What's in that OJ? Tropicana is sued
(Reuters) - A California woman is suing the maker of Tropicana claiming it is squeezing consumers by touting the best-selling U.S. orange juice as "100% pure and natural" when it is not.
In her federal lawsuit, plaintiff Angelena Lewis said Tropicana Products Inc, knowing consumers "want and demand natural products," deceives them in its advertising and packaging for its Pure Premium juice, including cartons featuring an orange with a straw stuck into it.
Lewis said the unit of PepsiCo Inc actually puts the juice through extensive processing, adding aromas and flavors that change its "essential nature" and give it a longer shelf life.
This deception lets Tropicana charge more than rivals and helps fuel more than $5 billion of annual sales worldwide, according to Lewis, who lives in Vacaville, about 55 miles northeast of San Francisco.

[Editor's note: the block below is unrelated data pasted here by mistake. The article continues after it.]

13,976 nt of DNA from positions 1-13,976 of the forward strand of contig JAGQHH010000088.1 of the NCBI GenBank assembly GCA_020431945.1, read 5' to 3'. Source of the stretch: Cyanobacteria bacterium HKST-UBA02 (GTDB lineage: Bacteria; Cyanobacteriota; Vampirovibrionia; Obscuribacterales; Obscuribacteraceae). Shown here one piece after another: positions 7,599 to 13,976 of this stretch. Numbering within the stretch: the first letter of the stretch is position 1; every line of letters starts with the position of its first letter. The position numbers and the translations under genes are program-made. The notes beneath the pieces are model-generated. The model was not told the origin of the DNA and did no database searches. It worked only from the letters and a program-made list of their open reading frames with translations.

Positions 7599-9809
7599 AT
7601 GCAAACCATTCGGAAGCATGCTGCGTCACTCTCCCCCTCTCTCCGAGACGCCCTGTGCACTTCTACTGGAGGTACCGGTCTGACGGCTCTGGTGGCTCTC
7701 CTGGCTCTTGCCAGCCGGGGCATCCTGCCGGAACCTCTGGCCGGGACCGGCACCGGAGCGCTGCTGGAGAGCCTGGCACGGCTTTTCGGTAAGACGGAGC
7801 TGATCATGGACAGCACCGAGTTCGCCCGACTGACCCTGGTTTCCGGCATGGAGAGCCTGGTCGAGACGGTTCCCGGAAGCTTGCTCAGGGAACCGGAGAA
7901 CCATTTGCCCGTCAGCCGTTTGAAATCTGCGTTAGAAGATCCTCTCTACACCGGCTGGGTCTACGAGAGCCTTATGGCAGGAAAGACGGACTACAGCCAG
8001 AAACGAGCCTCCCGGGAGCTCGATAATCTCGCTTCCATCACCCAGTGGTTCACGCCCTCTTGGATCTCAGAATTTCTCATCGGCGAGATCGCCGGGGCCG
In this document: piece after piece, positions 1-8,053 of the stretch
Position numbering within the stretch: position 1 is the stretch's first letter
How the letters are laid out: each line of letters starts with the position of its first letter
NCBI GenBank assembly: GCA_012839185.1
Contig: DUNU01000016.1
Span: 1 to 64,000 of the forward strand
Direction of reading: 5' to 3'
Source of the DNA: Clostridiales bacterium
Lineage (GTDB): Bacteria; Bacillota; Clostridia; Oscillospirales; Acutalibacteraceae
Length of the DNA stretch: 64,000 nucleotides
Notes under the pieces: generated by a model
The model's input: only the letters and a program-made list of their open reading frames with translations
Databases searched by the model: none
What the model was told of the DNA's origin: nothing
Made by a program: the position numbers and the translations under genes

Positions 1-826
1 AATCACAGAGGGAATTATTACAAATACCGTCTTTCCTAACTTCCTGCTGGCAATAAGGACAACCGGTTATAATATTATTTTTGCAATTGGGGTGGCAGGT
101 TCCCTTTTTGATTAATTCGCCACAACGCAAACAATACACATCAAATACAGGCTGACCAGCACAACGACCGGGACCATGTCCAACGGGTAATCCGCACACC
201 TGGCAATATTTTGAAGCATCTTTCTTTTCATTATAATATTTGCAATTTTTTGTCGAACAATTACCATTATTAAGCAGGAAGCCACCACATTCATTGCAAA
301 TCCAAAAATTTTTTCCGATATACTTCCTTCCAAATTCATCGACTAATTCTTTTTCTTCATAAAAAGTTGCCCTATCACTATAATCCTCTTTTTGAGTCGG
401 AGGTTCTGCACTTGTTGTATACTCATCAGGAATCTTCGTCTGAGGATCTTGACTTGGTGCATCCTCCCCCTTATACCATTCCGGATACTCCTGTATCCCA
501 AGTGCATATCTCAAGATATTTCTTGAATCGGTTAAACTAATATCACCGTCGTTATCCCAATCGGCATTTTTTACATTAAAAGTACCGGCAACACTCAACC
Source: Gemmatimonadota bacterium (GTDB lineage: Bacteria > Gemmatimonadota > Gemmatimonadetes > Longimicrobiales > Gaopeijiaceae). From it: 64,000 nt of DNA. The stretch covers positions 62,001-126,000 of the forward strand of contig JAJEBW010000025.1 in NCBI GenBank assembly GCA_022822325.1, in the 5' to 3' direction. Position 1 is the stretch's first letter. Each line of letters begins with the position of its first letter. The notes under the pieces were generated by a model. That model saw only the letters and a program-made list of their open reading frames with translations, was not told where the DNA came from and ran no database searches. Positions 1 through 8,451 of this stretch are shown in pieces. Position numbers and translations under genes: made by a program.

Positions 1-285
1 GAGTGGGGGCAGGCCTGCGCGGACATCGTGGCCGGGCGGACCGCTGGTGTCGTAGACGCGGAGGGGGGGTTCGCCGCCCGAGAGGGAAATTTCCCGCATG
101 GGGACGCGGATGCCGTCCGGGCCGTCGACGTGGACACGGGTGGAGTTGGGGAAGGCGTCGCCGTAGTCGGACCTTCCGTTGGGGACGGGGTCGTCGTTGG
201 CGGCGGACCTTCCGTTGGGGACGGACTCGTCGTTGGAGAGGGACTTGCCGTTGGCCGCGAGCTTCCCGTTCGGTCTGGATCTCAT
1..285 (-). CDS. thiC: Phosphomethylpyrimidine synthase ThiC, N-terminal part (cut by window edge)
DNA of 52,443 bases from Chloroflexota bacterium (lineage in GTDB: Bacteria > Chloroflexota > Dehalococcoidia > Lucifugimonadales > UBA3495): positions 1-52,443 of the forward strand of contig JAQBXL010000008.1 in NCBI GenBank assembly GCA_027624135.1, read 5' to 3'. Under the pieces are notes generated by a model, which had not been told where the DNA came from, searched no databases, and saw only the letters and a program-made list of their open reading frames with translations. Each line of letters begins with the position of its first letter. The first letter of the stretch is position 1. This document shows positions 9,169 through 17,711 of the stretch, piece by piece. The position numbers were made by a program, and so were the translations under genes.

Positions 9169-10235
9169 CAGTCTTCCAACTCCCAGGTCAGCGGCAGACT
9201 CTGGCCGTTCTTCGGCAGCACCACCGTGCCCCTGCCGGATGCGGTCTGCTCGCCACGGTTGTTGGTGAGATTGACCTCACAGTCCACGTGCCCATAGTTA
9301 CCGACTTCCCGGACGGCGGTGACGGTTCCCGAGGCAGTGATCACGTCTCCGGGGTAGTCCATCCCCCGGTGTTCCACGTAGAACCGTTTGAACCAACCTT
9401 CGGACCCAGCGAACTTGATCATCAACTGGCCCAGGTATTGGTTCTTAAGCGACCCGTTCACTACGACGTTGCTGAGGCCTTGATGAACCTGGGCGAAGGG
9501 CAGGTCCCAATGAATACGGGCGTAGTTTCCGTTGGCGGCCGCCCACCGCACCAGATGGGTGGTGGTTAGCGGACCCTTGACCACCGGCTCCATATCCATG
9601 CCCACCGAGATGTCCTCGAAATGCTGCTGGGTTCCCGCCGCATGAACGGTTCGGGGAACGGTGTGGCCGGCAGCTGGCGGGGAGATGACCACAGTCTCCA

"While Tropicana claims that 'making Tropicana orange juice is truly an art' it is far more a science," said the complaint filed on Friday in Sacramento, California. "The resulting product does not taste like fresh squeezed orange juice."
Tropicana's website says Pure Premium has 16 fresh-picked oranges squeezed into each 59-ounce container.
In a statement, Tropicana said it "remains committed to offering great-tasting 100 percent orange juice with no added sugars or preservatives. We take the faith that consumers place in our products seriously and are committed to full compliance with labeling laws and regulations."
The lawsuit was filed in a federal court in Sacramento, California and alleges violations of U.S. consumer fraud laws.
It seeks class-action status on behalf of all U.S. purchasers of the juice, a halt to the alleged deception and compensatory, punitive and triple damages.
Sarah Westcot, a lawyer for Lewis, did not immediately return a call seeking comment.
Last year, trade publication Beverage Digest said Tropicana held a 28.2 percent market share for orange juice and orange juice blends sold in supermarkets. PepsiCo is based in Purchase, New York.
The case is Lewis v. Tropicana Products Inc, U.S. District Court, Eastern District of California, No. 12-00049.
(Reporting by Jonathan Stempel in New York; editing by Andre Grenon)
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